Poetry and Mathematics? Sure! Here are some annotations of recommended articles describing ways to use poetry in the mathematics curriculum.
Bintz, W. (2010). Fibbin with Poems across the Curriculum. Reading Teacher, 63(6), 509-513. Retrieved from ERIC database as pdf.
Fibbin is a term the author created for poems that use the Fibonacci sequence as a structural guide. The Fibonacci sequence is determined by taking the sum of the two preceding numbers (1, 1, 2, 3, 5, 8, 13, 21, etc.) Poems on various subjects (not just Fibonacci numbers!) were crafted using this as a guide for the number of syllables or the number of whole words per line. Some examples of topics displayed in this article are addition, subtraction, the causes of WWI and geographic locations. It’s an interesting new poetic structure, and a fun way to integrate poetry into other content areas (or vice-versa)! The author points out that integrating content in this way is an instructional time-saver, and I think it would be beneficial for many different students of various strengths and modes of learning. Other mathematical ways of structuring poetry were suggested in this article such as using odd/even number patterns, doubling, square numbers, and Pascal's Triangle, depending on grade-appropriate content.
— Pincus, Gregory K.
Rule, A., & Kagan, J. (2003). Poetry for teaching elementary mathematics topics. State University of New York at Oswego. Retrieved from ERIC database as pdf.
Sixty poems with a focus on certain areas of the elementary math curriculum are included in this article. Rule and Kagan (2003) wrote, “these poems can be used during a mathematics unit for elementary students,” and continued to list possible outcomes for using these poems such as comparing and contrasting poems on the same topic, listing math facts from the poems, and finding inspiration to write “math poetry” of their own. As a teacher, I found it interesting that most of the poems were written by pre-service teachers, which also might inspire us to write our own poems!
Whitin, D., & Piwko, M. (2008). Mathematics and poetry: The right connection. Young Children, 63(2), 34-39. Retrieved from ERIC database as pdf.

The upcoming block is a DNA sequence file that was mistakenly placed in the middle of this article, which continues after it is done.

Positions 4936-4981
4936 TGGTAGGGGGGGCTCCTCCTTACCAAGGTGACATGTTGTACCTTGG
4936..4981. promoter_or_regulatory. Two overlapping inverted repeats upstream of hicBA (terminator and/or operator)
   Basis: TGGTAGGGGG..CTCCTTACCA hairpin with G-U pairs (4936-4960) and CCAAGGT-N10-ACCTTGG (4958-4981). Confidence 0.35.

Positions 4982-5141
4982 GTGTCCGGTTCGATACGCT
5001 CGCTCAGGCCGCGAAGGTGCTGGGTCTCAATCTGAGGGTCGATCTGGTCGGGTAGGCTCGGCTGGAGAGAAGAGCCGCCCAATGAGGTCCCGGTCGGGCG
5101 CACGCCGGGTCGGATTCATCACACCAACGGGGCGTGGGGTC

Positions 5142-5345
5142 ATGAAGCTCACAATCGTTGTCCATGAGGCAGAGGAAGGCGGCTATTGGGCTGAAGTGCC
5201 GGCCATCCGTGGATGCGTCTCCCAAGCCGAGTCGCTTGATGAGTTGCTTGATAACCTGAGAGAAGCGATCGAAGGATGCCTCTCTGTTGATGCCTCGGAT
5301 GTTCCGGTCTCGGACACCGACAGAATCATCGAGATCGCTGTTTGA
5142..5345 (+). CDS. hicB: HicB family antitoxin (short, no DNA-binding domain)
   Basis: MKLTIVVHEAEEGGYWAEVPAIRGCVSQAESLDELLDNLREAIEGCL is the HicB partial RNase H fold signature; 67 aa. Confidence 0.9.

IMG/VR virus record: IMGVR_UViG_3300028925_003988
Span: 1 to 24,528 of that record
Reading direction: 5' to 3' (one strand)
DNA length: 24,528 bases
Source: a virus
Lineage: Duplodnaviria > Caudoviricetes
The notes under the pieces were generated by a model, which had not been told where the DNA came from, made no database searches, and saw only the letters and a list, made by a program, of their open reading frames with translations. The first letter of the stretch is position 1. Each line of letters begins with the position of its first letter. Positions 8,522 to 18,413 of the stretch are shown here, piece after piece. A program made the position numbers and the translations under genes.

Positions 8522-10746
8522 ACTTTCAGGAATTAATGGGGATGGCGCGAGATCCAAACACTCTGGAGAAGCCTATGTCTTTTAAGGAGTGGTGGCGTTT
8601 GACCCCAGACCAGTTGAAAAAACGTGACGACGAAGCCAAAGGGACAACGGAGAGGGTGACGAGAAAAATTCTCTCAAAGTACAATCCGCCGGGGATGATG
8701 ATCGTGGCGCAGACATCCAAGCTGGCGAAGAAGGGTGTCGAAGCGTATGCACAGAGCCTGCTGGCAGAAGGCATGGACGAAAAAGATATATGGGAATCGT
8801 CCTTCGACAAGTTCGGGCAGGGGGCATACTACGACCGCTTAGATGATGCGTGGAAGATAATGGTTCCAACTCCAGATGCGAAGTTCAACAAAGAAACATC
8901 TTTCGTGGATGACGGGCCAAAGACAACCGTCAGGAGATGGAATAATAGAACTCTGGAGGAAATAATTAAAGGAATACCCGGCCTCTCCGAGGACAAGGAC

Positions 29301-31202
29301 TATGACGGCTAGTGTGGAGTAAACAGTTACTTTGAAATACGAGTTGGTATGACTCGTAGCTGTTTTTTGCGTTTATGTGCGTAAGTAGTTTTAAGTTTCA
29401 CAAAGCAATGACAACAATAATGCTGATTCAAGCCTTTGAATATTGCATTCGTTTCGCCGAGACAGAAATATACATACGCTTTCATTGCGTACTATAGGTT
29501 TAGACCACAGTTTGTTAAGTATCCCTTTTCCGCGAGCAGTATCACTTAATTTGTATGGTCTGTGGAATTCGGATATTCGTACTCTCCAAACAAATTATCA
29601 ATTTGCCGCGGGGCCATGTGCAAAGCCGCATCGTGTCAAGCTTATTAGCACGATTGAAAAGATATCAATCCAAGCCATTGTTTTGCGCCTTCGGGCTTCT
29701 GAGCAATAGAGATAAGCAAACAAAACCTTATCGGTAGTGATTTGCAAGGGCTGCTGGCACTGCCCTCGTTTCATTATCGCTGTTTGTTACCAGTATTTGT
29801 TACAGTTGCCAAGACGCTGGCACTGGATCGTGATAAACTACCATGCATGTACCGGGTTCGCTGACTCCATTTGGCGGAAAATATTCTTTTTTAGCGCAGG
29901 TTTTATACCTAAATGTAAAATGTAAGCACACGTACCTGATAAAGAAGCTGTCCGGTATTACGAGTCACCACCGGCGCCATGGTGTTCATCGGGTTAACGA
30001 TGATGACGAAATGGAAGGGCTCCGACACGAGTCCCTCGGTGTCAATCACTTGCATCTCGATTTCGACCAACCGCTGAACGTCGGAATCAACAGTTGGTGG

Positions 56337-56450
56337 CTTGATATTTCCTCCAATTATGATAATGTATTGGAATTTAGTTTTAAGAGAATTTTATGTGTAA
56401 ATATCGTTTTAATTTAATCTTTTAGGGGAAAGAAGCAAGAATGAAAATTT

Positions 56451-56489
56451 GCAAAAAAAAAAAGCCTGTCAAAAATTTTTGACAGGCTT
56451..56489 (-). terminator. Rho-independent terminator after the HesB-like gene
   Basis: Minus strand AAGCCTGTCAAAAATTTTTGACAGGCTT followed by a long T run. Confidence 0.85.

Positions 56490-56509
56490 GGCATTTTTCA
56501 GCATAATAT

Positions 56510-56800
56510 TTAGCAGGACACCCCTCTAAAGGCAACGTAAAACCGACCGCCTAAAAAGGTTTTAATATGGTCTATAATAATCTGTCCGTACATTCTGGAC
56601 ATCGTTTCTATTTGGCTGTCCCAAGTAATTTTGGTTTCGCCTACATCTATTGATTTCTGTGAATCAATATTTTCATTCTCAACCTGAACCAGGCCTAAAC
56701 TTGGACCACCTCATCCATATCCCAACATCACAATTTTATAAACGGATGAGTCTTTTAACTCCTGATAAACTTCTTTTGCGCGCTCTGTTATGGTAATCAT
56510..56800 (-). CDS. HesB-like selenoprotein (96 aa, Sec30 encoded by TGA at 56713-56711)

This article describes a second and third-grade classroom’s experiences with writing geometrical shape poems. The poems were modeled after a poem from The Important Book by Margaret Wise Brown. “Michelle extended the hands-on experiences by inviting the children to express their mathematical knowledge through writing. Composing their own texts would give children a meaningful context for reflecting on and consolidating their knowledge about mathematics,” (Whitin, p. 34). Students made a metaphor or comparison for their geometric shape to an object with that shape, such as a sphere and the earth, or a semi-circle and half of a pizza. They made drawings as a background for the poems. I think this type of activity helps students relate the mathematics concepts to what they know and can use.
Wysocki, B. (2007). What rhymes with math? School Library Journal, 53(4), 56-57.
Retrieved from Education Research Complete database as pdf.
This brief article has several annotations itself for trade books filled with children’s poetry. There are sections for poetry to use in English class, math, and science. One of my favorites is the book, Count Me a Rhyme: Animal Poems by the Number, by Jane Yolen. It could be used for all three curricular areas, and has nice colorful photographs to accompany the poems. Another good suggestion is Arithme-tickle: An Even Number of Odd Riddle Rhymes, by J. Patrick Lewis, because as the article proposes, “Word problems are much more appealing when they rhyme.” The solutions to the riddles require a mirror to read them!
This blog post has almost 400 comments, most of which are Fibonacci Poems in response to a few poems in the original post. This blog, or a similar activity would be motivating and fun in the classroom learning and writing Fibonacci poetry. The NY Times wrote this article about this blog post.
In general, the blog is a great resource for poetry! For example, April celebrated Thirty Poets for Thirty Days. For even younger students, this would be a good math-related activity for learning calendar skills and counting off the number of days on a personal poetry calendar.
This interactive site allows you to learn about and create diamante poems (in the shape of a diamond). To extend the math connection, students could create other types of poems in other shapes (like concrete poems). It would be great to use with an interactive whiteboard or at individual computer stations.